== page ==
The first half of 2022 saw more commercial travelers — 16 — launch into space than the 10 professional astronauts who work for government-run space agencies. However, those numbers come with an asterisk or two.
Four of the 14 astronauts who launched into orbit flew on Axiom Space’s privately funded and operated crew flight to the International Space Station (ISS). Blue Origin launched 12 individuals into space on two flights of the company’s New Shepard suborbital vehicle.
The other 10 astronauts who launched to ISS and the Tiangong space station worked fulltime for NASA, European Space Agency (ESA), China Manned Space Agency, or Russia’s Roscosmos State Space Corporation. SpaceX flew American and European astronauts to ISS on the company-owned Crew Dragon spacecraft under a NASA contract. The Russians and Chinese flew aboard government-owned and operated spacecraft.
The first half of 2022 was a busy period in suborbital space with 23 launches conducted that did not involve tests of ballistic missiles or defensive systems. Twelve people flew above the Karman line, new boosters and space technologies were tested, and the first commercial suborbital launch was conducted from Australia. And some science was done.
We covered the above mentioned flights in depth in a story published on Tuesday. In this piece we’ll look a broader look at who launched what, when, where, why and on what.
For decades, the suborbital launch sector was largely a backwater. Militaries tested ballistic missiles, scientists conducted experiments, and engineers tested new technologies. A sounding rocket is small potatoes compared with orbital rocket launches and the glamor of human spaceflight. Few people paid much attention.
All that has changed in recent years as Virgin Galactic and Blue Origin and their billionaire owners — Richard Branson and Jeff Bezos — started launching themselves and others on suborbital joyrides. Startups have been conducting suborbital flight tests of new orbital launch vehicles designed to serve the booming smalls satellite market. Suborbital has become a much more interesting sector.
This year has been no exception. The first half of 2022 saw Blue Origin send 12 people into space on two New Shepard flights, a Chinese company conduct six launches in a program to develop aa suborbital spaceplane and hypersonic transport, South Korea and Iran perform flight tests of three different smallsat launchers, Germany test technologies for reusable rockets, and first-ever commercial launch from Australia. And, a great deal of science was done.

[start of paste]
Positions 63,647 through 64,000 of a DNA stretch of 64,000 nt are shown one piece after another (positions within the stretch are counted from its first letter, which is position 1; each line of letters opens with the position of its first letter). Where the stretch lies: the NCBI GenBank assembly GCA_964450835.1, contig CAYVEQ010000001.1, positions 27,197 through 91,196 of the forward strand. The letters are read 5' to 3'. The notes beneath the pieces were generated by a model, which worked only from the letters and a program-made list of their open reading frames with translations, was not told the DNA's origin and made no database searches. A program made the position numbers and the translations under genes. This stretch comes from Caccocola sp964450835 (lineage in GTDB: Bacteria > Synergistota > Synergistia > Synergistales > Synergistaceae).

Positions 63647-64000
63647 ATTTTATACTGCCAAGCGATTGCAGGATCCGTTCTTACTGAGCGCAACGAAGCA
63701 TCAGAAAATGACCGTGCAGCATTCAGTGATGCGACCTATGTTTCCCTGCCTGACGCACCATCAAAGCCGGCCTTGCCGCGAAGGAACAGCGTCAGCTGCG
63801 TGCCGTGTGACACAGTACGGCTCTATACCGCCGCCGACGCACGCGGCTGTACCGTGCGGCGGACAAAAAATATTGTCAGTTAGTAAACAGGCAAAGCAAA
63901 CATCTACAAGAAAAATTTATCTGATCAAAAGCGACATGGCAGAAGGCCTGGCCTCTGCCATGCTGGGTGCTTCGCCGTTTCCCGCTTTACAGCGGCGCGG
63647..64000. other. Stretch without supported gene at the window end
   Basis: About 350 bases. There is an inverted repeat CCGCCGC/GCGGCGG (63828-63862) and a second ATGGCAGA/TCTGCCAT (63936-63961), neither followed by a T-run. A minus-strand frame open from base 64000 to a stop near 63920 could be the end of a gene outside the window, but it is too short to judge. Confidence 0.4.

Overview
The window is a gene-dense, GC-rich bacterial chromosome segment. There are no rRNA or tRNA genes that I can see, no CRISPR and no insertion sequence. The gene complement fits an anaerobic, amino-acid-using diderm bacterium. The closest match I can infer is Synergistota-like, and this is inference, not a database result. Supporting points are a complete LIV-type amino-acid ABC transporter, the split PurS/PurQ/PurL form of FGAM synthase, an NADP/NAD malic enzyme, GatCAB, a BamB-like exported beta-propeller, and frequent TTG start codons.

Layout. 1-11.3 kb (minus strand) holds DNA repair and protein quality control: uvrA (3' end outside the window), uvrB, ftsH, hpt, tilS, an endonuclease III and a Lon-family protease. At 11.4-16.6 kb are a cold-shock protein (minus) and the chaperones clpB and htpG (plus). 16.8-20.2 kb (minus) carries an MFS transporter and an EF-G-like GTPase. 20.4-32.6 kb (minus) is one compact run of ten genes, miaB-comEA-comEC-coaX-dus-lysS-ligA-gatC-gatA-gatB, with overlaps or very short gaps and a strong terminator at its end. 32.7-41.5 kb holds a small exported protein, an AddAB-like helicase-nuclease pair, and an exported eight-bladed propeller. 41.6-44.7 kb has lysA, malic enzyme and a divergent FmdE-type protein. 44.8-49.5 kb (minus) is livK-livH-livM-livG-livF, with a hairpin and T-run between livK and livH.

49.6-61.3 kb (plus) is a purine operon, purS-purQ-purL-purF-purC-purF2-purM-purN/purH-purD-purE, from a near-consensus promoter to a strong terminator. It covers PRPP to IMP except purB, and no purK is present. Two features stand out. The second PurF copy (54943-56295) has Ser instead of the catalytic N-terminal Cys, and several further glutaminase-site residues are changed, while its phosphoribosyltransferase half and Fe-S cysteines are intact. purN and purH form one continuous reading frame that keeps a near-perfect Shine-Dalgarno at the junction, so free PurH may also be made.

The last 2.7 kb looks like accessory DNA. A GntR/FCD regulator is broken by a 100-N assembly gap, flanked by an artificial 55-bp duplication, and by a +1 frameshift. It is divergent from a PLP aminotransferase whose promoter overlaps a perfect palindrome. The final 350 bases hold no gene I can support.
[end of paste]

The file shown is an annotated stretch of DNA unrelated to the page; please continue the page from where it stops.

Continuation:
VAN HORN, Texas (Blue Origin PR) — Today, Blue Origin successfully completed its fifth human spaceflight and the 21st flight for the New Shepard program. The astronaut crew included: Evan Dick, Katya Echazarreta, Hamish Harding, Victor Correa Hespanha, Jaison Robinson, and Victor Vescovo.
“It was an honor to fly this special crew of explorers and true pioneers today,” said Phil Joyce, Senior Vice President, New Shepard. “Thank you to the entire New Shepard team for your tireless work and dedication to this program. Each mission is an opportunity to provide another six people the life-changing experience of witnessing the beauty and fragility of our planet from space. It’s one step in realizing our vision of millions of people living and working in space for the benefit of Earth.”
KENT, Wash. (Blue Origin PR) — Blue Origin today announced NS-21 will lift off from Launch Site One on Saturday, June 4. The launch window opens at 8:00 a.m. CDT / 13:00 UTC. The webcast will start at T-60 minutes. The press kit can be found here.
The crew includes: investor and NS-19 Astronaut Evan Dick; electrical engineer and former NASA test lead Katya Echazarreta; business jet pilot and Action Aviation Chairman Hamish Harding; civil production engineer Victor Correa Hespanha; adventurer and Dream Variation Ventures co-founder Jaison Robinson; and explorer and co-founder of private equity firm Insight Equity Victor Vescovo, Commander, USN (Ret.).
KENT, Wash. (Blue Origin PR) — During our final vehicle check-outs, we observed one of New Shepard’s back-up systems was not meeting our expectations for performance. In an abundance of caution, we will be delaying the NS-21 launch originally scheduled for Friday. Stay tuned for further updates.
Blue Origin previously announced the NS-21 mission spaceflight participants will include: investor and NS-19 Astronaut Evan Dick; electrical engineer and former NASA test lead Katya Echazarreta; business jet pilot and Action Aviation Chairman Hamish Harding; civil production engineer Victor Correa Hespanha; adventurer and Dream Variation Ventures co-founder Jaison Robinson; and explorer and co-founder of private equity firm Insight Equity Victor Vescovo, Commander, USN (Ret.). Katya will become the first Mexican-born woman and youngest American woman to fly to space, and she will be flying as part of Space for Humanity’s sponsored Citizen Astronaut Program. Victor Correa Hespanha will be the second Brazilian to fly to space.
Katya Echazarreta Will Join Five Other Crew Members in Life-Changing Journey As Space For Humanity’s First Citizen Astronaut Ambassador and First Mexican-Born Woman to Visit Space
DENVER (Space For Humanity PR) — Today, Space For Humanity (S4H), a 501(c)(3) nonprofit organization, announced its selection committee has chosen Katya Echazarreta to become the organization’s first ever citizen astronaut ambassador. Katya will become the first Mexican-born female to fly to space when she flies aboard Blue Origin’s NS-21 flight.